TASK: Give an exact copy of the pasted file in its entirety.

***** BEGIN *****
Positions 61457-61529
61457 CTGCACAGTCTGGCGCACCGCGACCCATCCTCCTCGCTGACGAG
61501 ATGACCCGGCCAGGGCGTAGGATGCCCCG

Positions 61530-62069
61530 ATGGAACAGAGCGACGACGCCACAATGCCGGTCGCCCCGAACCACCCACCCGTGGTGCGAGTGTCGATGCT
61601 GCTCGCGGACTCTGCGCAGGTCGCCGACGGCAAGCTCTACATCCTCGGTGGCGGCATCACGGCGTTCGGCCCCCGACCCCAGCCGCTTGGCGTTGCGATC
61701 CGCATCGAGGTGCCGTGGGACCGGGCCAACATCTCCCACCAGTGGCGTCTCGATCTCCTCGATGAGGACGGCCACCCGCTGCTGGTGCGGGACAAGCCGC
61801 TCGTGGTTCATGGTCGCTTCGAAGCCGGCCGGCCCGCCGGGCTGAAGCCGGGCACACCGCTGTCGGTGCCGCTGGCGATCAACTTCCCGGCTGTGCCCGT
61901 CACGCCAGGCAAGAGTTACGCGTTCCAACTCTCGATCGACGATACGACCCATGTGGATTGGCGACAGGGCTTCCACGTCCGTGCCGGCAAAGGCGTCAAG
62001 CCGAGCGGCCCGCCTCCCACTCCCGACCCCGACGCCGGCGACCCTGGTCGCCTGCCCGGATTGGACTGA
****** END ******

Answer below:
Positions 61457-61529
61457 CTGCACAGTCTGGCGCACCGCGACCCATCCTCCTCGCTGACGAG
61501 ATGACCCGGCCAGGGCGTAGGATGCCCCG

Positions 61530-62069
61530 ATGGAACAGAGCGACGACGCCACAATGCCGGTCGCCCCGAACCACCCACCCGTGGTGCGAGTGTCGATGCT
61601 GCTCGCGGACTCTGCGCAGGTCGCCGACGGCAAGCTCTACATCCTCGGTGGCGGCATCACGGCGTTCGGCCCCCGACCCCAGCCGCTTGGCGTTGCGATC
61701 CGCATCGAGGTGCCGTGGGACCGGGCCAACATCTCCCACCAGTGGCGTCTCGATCTCCTCGATGAGGACGGCCACCCGCTGCTGGTGCGGGACAAGCCGC
61801 TCGTGGTTCATGGTCGCTTCGAAGCCGGCCGGCCCGCCGGGCTGAAGCCGGGCACACCGCTGTCGGTGCCGCTGGCGATCAACTTCCCGGCTGTGCCCGT
61901 CACGCCAGGCAAGAGTTACGCGTTCCAACTCTCGATCGACGATACGACCCATGTGGATTGGCGACAGGGCTTCCACGTCCGTGCCGGCAAAGGCGTCAAG
62001 CCGAGCGGCCCGCCTCCCACTCCCGACCCCGACGCCGGCGACCCTGGTCGCCTGCCCGGATTGGACTGA